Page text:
It seems I cannot put my hands correctly on the keyboard sometimes and get the most awful gobbledygook of letters and garbage spilling from the ends of my fingers onto the screen. It's not like I cannot feel the bumps on J and F, but I don't take the time to focus on the tips of my index fingers so I can settle my fingers correctly. Always in a rush -- or seemingly so. SO much to do. So little time to do it in. And it's a work night and I still haven't slept yet, unless you count the occasional doze while I watch random videos and think about the art work staring at me from my desk. And so it goe.
I can hear the thunder outside and the dead needles on the pine trees across the way are brown and drooping as the rain begins pattering on the tin chimneys that poke up like burnt out candles on the roof of the house. I have no idea why so many chimneys were needed, but maybe the restaurant that this structure once held needed all those exhaust holes because they had so many cooking areas or were venting the steam and heat from the thousands of patrons polluting the air with their talk and eating and complaints. One never knows when one lives in a converted building.
I have been working out with the colored pencils and refining my techniques, although it will take a whole lot more time and oceans of practice before my skills equal what is inside my head. I'm getting there, but slowly. Think ant crawling on giant mountain starting halfway (okay, only a quarter of the way) up the slope. At least that is how it seems to me.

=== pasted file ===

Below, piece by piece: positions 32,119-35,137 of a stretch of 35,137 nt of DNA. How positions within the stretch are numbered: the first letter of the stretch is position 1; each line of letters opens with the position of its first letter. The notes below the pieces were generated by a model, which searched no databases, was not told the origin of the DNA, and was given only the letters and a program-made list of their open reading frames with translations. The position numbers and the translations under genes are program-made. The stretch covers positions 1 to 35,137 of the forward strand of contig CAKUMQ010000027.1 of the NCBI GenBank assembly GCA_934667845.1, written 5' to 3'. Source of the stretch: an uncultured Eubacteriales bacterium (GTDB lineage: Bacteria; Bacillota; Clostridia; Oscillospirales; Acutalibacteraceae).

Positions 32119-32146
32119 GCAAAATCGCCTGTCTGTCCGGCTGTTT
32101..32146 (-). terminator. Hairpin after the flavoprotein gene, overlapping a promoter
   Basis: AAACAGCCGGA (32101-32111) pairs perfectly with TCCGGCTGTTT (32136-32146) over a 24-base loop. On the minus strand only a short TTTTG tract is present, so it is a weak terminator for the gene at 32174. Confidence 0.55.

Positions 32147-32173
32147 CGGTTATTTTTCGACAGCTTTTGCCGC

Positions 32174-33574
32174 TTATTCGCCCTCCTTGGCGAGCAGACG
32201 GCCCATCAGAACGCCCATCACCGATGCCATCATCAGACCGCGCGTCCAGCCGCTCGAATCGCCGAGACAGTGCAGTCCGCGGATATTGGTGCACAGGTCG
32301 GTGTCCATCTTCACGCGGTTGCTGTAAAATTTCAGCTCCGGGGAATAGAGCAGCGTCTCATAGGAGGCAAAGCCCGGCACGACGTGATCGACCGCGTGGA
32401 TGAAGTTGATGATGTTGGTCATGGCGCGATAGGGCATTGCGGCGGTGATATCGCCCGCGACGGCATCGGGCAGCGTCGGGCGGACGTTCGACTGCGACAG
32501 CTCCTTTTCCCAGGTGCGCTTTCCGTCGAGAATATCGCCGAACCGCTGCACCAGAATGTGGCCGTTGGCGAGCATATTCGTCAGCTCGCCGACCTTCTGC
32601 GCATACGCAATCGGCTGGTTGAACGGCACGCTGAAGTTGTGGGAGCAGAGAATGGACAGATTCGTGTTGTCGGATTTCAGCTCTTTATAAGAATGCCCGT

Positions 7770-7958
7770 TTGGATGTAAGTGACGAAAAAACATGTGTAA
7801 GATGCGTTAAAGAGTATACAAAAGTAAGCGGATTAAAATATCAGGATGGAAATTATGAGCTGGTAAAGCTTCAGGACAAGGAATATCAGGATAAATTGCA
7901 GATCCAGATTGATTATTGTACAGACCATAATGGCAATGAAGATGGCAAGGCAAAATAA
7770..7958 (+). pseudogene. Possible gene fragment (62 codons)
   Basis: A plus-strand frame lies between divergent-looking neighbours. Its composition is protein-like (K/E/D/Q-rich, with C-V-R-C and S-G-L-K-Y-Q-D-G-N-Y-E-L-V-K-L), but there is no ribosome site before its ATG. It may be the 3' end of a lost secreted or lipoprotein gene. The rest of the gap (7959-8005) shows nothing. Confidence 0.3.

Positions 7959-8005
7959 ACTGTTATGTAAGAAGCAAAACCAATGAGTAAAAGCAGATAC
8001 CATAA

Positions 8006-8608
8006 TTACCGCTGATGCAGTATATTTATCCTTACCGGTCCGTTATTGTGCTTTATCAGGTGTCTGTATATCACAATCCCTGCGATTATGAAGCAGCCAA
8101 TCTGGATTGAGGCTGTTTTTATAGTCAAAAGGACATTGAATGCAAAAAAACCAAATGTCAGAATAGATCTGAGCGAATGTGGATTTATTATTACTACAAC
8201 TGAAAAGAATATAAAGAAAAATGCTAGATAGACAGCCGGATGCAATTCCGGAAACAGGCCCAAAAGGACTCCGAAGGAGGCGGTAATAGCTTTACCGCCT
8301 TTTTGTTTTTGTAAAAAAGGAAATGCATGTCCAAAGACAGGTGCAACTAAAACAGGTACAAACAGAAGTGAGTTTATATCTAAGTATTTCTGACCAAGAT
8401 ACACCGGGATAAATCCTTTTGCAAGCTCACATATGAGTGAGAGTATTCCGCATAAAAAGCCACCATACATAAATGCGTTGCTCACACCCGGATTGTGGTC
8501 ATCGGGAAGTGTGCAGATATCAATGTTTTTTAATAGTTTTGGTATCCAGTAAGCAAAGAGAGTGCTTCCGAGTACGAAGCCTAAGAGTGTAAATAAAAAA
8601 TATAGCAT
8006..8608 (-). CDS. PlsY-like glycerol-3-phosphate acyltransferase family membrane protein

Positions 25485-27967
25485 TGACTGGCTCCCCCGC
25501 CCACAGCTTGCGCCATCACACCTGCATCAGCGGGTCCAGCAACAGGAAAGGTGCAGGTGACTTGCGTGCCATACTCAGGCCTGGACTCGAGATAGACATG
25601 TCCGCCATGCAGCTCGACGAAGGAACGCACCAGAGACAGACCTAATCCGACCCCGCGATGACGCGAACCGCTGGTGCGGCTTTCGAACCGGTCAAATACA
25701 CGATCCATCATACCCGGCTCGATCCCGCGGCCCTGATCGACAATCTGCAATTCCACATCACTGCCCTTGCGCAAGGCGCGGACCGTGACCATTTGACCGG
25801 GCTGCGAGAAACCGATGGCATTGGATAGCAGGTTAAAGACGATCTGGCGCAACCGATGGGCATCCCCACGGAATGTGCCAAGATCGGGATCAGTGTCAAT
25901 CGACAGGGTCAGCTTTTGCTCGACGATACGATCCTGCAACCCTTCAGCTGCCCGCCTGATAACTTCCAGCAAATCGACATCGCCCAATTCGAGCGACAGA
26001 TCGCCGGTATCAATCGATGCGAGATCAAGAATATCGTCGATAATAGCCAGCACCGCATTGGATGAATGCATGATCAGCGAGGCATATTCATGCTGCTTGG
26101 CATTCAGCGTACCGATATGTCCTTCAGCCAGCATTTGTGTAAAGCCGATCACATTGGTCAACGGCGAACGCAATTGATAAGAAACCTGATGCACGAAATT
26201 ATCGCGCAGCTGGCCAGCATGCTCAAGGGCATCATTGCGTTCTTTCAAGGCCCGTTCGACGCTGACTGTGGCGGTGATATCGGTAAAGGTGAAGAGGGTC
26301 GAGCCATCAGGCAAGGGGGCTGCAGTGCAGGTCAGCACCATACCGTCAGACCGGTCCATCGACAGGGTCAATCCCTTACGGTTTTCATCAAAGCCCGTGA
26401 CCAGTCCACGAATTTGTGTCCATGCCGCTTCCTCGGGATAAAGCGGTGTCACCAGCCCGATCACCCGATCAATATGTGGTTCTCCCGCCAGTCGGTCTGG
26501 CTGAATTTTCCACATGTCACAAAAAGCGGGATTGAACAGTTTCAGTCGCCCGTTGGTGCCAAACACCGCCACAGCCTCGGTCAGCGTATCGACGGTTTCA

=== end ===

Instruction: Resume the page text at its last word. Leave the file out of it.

I have found while reading extensively in colored pencil studies and watching videos on drawing that many artists begin with the eyes. Why not, I think? After all, the eyes are the first thing we focus on and good eye contact is what all psychiatrists focus on when interviewing patients acting disturbed in some way. People who cannot or will not maintain good eye contact are those with problems that need, and should be, addressed. Many artists begin their paintings with the eyes, whether it be people or animals. The eyes are the windows to the soul and provide a good focal point to expand upon. I've always thought that way even when drawing. The only time I didn't focus on the eyes was while doing quick study sketches in 1- and 5-minute increments. I was quite good at roughing in the figure and attitude and still managed to imbue the lines with personality. Of course that was 40 years ago, more than 20 of which I didn't draw at all. I could also draw one of my hands (usually not the one holding the pencil, pen, etc.) without moving the pencil from the paper or looking at what I was drawing. Feeling my way through the curves, angles, and details of the hand with the tip of the pencil on the paper. It was a frequent exercise in Mr. Wood's art class when I was in the 9th grade.
Don't know if I can still do it because I haven't practiced lately. I haven't practiced much of anything come to that, except for noses, two of which are drawn above. It took me a while to get the proportions and colors right, and they're still not what I would consider finished by any means. They're a beginning.
Okay, not a lot of noses, but every nose counts -- even though I picked them.